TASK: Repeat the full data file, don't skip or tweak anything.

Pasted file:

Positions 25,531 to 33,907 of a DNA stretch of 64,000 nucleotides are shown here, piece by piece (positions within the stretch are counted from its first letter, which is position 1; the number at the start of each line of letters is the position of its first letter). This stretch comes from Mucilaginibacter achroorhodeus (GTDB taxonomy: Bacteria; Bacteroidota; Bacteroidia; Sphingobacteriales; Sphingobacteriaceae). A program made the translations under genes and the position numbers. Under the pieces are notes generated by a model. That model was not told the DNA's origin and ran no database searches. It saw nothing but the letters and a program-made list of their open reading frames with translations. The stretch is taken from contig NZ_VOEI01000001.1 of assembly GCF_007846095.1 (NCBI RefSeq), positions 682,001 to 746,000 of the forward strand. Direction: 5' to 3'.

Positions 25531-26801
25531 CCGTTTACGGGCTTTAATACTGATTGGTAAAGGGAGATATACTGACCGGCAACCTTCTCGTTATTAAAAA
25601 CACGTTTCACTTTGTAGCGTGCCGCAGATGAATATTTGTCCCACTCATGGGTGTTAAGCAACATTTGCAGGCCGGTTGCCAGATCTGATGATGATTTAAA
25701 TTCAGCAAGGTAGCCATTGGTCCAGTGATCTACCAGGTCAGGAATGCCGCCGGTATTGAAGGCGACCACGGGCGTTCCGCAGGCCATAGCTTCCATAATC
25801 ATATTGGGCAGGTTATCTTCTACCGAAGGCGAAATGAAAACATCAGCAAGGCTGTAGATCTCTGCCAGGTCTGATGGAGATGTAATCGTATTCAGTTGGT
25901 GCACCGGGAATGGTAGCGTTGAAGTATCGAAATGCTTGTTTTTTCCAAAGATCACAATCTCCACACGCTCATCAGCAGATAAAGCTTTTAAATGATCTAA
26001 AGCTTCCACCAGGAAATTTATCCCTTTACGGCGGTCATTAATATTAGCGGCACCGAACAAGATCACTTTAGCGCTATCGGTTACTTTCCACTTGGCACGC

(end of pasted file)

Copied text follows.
Positions 25,531 to 33,907 of a DNA stretch of 64,000 nucleotides are shown here, piece by piece (positions within the stretch are counted from its first letter, which is position 1; the number at the start of each line of letters is the position of its first letter). This stretch comes from Mucilaginibacter achroorhodeus (GTDB taxonomy: Bacteria; Bacteroidota; Bacteroidia; Sphingobacteriales; Sphingobacteriaceae). A program made the translations under genes and the position numbers. Under the pieces are notes generated by a model. That model was not told the DNA's origin and ran no database searches. It saw nothing but the letters and a program-made list of their open reading frames with translations. The stretch is taken from contig NZ_VOEI01000001.1 of assembly GCF_007846095.1 (NCBI RefSeq), positions 682,001 to 746,000 of the forward strand. Direction: 5' to 3'.

Positions 25531-26801
25531 CCGTTTACGGGCTTTAATACTGATTGGTAAAGGGAGATATACTGACCGGCAACCTTCTCGTTATTAAAAA
25601 CACGTTTCACTTTGTAGCGTGCCGCAGATGAATATTTGTCCCACTCATGGGTGTTAAGCAACATTTGCAGGCCGGTTGCCAGATCTGATGATGATTTAAA
25701 TTCAGCAAGGTAGCCATTGGTCCAGTGATCTACCAGGTCAGGAATGCCGCCGGTATTGAAGGCGACCACGGGCGTTCCGCAGGCCATAGCTTCCATAATC
25801 ATATTGGGCAGGTTATCTTCTACCGAAGGCGAAATGAAAACATCAGCAAGGCTGTAGATCTCTGCCAGGTCTGATGGAGATGTAATCGTATTCAGTTGGT
25901 GCACCGGGAATGGTAGCGTTGAAGTATCGAAATGCTTGTTTTTTCCAAAGATCACAATCTCCACACGCTCATCAGCAGATAAAGCTTTTAAATGATCTAA
26001 AGCTTCCACCAGGAAATTTATCCCTTTACGGCGGTCATTAATATTAGCGGCACCGAACAAGATCACTTTAGCGCTATCGGTTACTTTCCACTTGGCACGC